Adam: In your experience, what are the defining qualities of an effective leader? How can leaders and aspiring leaders take their leadership skills to the next level?
Megan: Effective leaders listen and put the team first. Leaders earn their position because of their ability to steer the ship, so to speak. And that can only happen effectively if leaders put the team first. There are going to be times that you want something very specific, but your people are telling you that you need to go a different direction. In most cases, you have to defer to your team. They are the reason you are successful and they are by far your most valuable asset. Leadership isn’t necessarily a democracy, but if you hire the right people, you have to recognize that these people are with you for a reason, and it’s because they’re great at what they do. They have a different perspective, and you’re going to be better for it by hearing them out and being part of the team rather than trying to dictate every move. I see a lot of organizations that hire people for what they can bring to the team, but then ignore everything that doesn’t follow the status quo. The best leaders hire great people and then help guide them to be their best and to contribute as much of their skillset as possible, which is ultimately best for everyone.
Adam: What are your three best tips applicable to entrepreneurs, executives and civic leaders?
Megan: Adapt, Overcome and Reevaluate. These aren’t new concepts, but they’re so important to being successful. If you’re in a situation that’s unusual or uncomfortable, adapt to your surroundings. Don’t be afraid to learn new things so you can operate efficiently. Too many people say, “Well I’m just not good at that.” Great, then you know what you need to get better at, so do it. And when I talk about the need to overcome, it’s really broad and applicable to so many situations. If you run into obstacles, don’t just throw your hands up and quit, find a new route. If your product or program isn’t successful or you can’t get it off the ground, great, now you know what doesn’t work, and you can do something different. Lastly, and a tie-in to the first two, it is never too late to reevaluate. If you’re going down a path, even if you have contributed massive resources, and it isn’t working, or maybe it was working and isn’t now, it’s time to take another look at your overall strategy. This isn’t poker, you’re never “pot committed,” and you have to be humble enough that you are willing to take ownership when something doesn’t work. I look at my career in public administration now just as I did in swimming. I spent years and years honing my training and technique, one rep and one stroke at a time, but no matter how much work I put into something, it was never too late to change if it could make me better.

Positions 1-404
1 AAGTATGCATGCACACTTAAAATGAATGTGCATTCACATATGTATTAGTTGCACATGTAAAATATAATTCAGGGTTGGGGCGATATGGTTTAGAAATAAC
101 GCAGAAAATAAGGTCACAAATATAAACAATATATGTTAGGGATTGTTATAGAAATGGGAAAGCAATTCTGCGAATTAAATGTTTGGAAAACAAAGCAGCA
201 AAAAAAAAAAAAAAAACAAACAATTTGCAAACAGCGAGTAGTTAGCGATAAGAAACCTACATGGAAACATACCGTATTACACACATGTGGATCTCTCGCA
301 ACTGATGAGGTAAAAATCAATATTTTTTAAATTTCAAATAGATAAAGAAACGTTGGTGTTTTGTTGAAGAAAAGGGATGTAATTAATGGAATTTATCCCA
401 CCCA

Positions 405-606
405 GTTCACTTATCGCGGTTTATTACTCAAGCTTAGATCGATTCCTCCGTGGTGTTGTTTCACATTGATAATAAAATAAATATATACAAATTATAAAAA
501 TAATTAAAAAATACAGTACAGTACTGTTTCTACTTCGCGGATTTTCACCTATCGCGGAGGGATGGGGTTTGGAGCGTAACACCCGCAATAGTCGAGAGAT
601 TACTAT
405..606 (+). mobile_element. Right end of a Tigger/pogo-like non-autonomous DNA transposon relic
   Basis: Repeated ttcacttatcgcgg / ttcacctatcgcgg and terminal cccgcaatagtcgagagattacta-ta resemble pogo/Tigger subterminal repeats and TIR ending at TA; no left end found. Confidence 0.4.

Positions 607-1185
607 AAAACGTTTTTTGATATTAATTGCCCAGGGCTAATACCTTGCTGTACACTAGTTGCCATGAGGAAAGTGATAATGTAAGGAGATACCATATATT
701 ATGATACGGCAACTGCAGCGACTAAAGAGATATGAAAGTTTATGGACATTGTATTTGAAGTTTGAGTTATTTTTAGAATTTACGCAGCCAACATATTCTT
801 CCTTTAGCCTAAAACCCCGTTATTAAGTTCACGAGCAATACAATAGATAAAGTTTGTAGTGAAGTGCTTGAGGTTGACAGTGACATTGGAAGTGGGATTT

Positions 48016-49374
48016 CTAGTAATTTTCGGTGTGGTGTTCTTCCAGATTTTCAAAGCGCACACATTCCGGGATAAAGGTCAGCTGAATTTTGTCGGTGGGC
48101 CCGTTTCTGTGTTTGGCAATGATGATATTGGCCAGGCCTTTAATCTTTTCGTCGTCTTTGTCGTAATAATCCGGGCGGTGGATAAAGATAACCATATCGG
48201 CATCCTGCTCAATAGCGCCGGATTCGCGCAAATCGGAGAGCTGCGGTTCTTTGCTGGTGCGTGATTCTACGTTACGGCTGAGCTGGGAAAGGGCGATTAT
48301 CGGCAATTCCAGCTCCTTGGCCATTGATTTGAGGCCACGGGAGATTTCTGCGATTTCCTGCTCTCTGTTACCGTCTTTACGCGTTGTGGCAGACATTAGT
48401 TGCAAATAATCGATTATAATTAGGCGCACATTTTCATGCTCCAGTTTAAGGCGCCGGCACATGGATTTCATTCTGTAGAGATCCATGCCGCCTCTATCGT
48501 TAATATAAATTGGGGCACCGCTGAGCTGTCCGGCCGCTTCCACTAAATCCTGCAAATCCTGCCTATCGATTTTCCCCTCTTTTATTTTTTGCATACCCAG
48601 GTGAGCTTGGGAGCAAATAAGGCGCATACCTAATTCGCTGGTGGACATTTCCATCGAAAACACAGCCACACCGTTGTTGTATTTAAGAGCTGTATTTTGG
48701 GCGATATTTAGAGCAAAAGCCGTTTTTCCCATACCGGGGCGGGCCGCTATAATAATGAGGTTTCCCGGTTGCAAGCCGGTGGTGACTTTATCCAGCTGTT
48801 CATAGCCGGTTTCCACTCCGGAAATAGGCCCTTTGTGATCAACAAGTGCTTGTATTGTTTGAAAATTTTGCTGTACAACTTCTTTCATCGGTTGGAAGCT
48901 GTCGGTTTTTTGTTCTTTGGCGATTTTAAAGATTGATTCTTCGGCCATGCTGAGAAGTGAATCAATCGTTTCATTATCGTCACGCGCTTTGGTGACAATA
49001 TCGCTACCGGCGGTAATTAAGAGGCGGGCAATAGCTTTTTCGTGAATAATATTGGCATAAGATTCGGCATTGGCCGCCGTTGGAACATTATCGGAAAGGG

Adam: What is the single best piece of advice you have ever received?
Megan: The best advice I’ve ever received probably came from something my husband said casually one day, but that I took with huge significance: You can always better your best. I loved that, and I continue trying to be better every single day.
Adam: What is one thing everyone should be doing to pay it forward?
Megan: Keep a mindset that is as simple as this: Leave everything better than you found it. Whether it’s picking up a piece of trash in the break room or completing revamping your product line-up, if you’re always looking to make your situation better than you found it, you will pile up success stories not just in your business, but even more importantly, in your personal life.
Adam: What are your hobbies and how have they shaped you as a leader?
Megan: I am a mother, a wife, a city Director and a student all at once, so I don’t carry on too many hobbies these days, unfortunately. But I love getting outside and enjoying my surroundings with my family and friends and looking for ways to be better for myself and others, which ties into a leadership philosophy of never settling and always looking for improvements.